Clipped From Fort Lauderdale News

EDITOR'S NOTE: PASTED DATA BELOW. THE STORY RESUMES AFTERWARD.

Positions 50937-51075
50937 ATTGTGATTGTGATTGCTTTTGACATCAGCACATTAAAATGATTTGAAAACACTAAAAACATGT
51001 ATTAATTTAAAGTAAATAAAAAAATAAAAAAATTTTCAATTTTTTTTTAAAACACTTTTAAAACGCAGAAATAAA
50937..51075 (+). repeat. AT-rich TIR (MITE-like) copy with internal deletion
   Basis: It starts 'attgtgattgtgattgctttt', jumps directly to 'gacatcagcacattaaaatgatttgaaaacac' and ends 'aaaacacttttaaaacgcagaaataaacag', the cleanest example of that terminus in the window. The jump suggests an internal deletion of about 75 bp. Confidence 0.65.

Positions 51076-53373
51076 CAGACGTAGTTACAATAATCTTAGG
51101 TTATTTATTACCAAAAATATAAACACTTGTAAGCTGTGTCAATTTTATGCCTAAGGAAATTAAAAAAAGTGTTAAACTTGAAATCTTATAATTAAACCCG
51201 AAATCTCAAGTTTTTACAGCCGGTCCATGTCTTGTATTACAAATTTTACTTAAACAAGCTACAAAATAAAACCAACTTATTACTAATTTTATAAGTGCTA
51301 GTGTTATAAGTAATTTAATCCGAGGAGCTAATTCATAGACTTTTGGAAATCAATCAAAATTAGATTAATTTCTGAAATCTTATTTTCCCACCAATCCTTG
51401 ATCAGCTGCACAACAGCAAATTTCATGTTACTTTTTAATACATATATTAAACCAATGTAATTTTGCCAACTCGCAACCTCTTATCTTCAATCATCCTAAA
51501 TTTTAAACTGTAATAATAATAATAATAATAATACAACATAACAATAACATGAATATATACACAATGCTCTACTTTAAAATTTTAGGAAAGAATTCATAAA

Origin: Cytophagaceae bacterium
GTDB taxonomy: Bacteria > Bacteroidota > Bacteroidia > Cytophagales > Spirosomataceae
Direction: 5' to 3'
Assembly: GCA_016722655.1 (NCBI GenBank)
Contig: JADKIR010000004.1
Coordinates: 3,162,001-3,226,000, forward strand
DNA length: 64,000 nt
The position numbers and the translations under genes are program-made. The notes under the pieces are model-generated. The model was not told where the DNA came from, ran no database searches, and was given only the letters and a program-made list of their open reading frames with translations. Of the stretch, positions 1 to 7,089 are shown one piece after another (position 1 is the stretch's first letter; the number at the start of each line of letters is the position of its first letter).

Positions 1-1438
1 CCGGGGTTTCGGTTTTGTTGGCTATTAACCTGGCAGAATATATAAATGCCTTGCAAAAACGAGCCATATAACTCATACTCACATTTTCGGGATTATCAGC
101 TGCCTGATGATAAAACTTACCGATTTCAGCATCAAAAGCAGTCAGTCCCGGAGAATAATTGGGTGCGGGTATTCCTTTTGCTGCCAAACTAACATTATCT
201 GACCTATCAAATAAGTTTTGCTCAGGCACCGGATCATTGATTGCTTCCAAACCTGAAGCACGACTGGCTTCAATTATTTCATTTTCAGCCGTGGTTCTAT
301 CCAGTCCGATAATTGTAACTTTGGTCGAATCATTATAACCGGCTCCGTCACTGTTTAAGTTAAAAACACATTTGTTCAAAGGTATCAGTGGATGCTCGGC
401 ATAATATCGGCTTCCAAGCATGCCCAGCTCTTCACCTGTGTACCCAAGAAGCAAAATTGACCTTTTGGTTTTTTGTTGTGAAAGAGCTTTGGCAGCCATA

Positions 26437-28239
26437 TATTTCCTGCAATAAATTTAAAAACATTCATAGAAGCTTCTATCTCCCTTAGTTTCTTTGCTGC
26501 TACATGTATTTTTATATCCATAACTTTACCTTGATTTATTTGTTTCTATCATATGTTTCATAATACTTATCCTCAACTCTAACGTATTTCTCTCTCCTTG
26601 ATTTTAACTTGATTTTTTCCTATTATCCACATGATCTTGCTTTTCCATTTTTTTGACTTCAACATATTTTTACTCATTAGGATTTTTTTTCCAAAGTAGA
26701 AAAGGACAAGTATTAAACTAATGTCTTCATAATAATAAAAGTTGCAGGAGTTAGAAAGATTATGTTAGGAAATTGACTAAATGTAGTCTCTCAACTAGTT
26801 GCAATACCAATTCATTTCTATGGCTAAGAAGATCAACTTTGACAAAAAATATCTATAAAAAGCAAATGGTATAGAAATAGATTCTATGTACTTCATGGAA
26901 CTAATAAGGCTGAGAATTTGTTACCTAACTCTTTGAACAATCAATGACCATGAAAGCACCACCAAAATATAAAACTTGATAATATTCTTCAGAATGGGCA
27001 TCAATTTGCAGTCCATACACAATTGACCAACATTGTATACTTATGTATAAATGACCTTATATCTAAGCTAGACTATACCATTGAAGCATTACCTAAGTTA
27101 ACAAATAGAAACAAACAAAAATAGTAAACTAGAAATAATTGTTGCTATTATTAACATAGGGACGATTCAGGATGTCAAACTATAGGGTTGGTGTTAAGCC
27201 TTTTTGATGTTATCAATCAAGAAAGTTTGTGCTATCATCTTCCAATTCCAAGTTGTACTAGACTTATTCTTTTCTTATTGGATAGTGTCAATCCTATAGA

Friendly folks meet at old watering hole ' ' , r ' 5-!,.:: 5-!,.:: 5-!,.:: ! ( - : t .':' s ' IF J " ...... 8 J 1 x-V x-V x-V HO 1. ' - - - f; ?i . u.iw iimih i in, jheiu'i u' ni'-. ni'-. ni'-. T-i- T-i- T-i- T-i- m ;: ' . i '. Bill IMcCord downs a cold one at the rustic Stratford's Bar in Hollywood, a 35-year-old 35-year-old 35-year-old 35-year-old 35-year-old institution with a reputation as a place to meet friendly people. By Willie Fernandez Staff Writer In an area best known for sunshine, glitter and impermanence, it's considered an enigma a spot that has remained standing through time while ignoring ignoring the trends. The place definitely is simple and old right down to the walls that could use a fresh coat of paint, the weathered interior and floors; the collection of no-longer no-longer no-longer seen signs and antique brick-a-brac brick-a-brac brick-a-brac brick-a-brac brick-a-brac that adorn" walls and shelves. But here in Florida, it's ironic that this haven, with as close to a sense of historical perspective as you'll find in these parts, is a bar a watering hole patronized by the near-famous near-famous near-famous and the nearly down-and-out. down-and-out. down-and-out. down-and-out. down-and-out. This local institution, born out of the swamp and hinterland of early Hollywood, is known as Stratford's a 35-year-old 35-year-old 35-year-old 35-year-old 35-year-old establishment owned by the same family for three generations. Today Stratford's location is no longer the sticks, but more accurately in the thick of civilization, at Hollywood Boulevard, immediately east of the northbound northbound exit ramp of Interstate 95. Over the years Stratford's has accumulated a large following as word of its existence is passed on from generation to generation and as newcomers to the area discover its charm. , "It seems to me that a new generation starts coming in here every three years," says owner Guy Roper.- Roper.- You see. Stratford's allure is partly based on the fact its owners have steadfastly maintained the building's building's original characteristics while resisting change, Roper says. ' Stratford's has high ceilings, a long wooden bar, dilapidated black and brown bar stools and a nearly ancient shuffleboard table that's the centerpiece of . attraction. . But to faithful followers, Stratford's is more than a pub housed in an old building It's an honest-to-goodness honest-to-goodness honest-to-goodness honest-to-goodness honest-to-goodness neighborhood bar, the type that can be found only up north. "It's a northern bar the people here are out to have a good time. It's not like one of those pickup places that you have around here," said Frank Harris, who along with his wife, Lynne, have been Stratford regulars for four years. They discovered Stratford's after spotting the video machines from the road. The video machine games are the bar's only concession to anything modern. The couple stops in at Stratford's , two or three times a week to get out, of rush-hour rush-hour rush-hour traffic. The Harrises, along with other bar regulars, say in an area that can be construed as unfriendly because of its large transient population, Stratford's is a place filled with friendly faces and pleasant conversation. It's hard to be lonely at Stratford's. There's no such thing as a stranger. Just stand around the crowded bar and before long, people walk up and talk to you. Booming laughter can be heard constantly from every direction. Clusters of people are found everywhere, everywhere, enjoying a joke, a swig and good conversation. And beyond a double-set double-set double-set of swinging doors that act as a divider, cutting the lounge in half, is a restaurant. The plates are made of light green plastic and the tablecloth is non-existent. non-existent. non-existent. Patrons swear the best and cheapest-priced cheapest-priced cheapest-priced seafood in town can be found here. Lines of customers usually are found waiting outside the restaurant hoping to get a seat. Stratford's is also unusual because it attracts a wide variety of folks, the regulars say. At this bar, the young and old, the rich and poor, can and do rub elbows over pitchers of ice-cold ice-cold ice-cold draft beer. "The clientele Is so diverse, you will never know if you're sitting next to the governor of Rhode Island. You can see anything from a Mercedes to a junker in the parking lot," Roper says. It's also a gathering place for such potential adversaries adversaries as cops and journalists, lawyers and judges, blue- blue- and white-collar white-collar white-collar workers. . "Everybody mingles. You see all these friendly faces," says Alice Campbell, who frequents the bar with her husband, Charles. - The Campbells, a middle-aged middle-aged middle-aged couple, sat at the bar on a Friday afternoon talking with Cheryl Weaver, a 20-year-old 20-year-old 20-year-old 20-year-old 20-year-old dental assistant. Stratford's holds fond memories for Mrs. Weaver. It was there, in January 1981, that she met the man who became her husband. Mrs. Weaver still stops in at least once a week to visit with her friends at Stratford's. "This place is a real hole in the wall. But the people here are so friendly," she said. And then Mrs. Weaver looked around wistfully and spoke. " "I wouldn't remodel it or change it or do anything to it. Stratford's is Stratford's. If you do anything to it, it would not be Stratford's. You get all types here from ditchdiggers to millionaires. But it's really a very high-class high-class high-class place because the people are so friendly. At other places, you pay $4 to $5 for a drink and you feel out of place. Here you're relaxed." if 4, I - -; -; .V - xv-- xv-- xv-- d I - - f" -r -r -" -" :" ' I f; 4 fjV'rt- fjV'rt- ' ill - K - in. -Wfcs -Wfcs . J"' F ' - X"' I ' ft I n I Staff photos by ROBERT MAYER Bill Wilson, extreme left, pours the brew behind Stratford's Bar while Bill Asbury, above, shoots a game of "horse collar." Free-flowing Free-flowing Free-flowing beer, left, Is a tradition among the bar's faithful followers.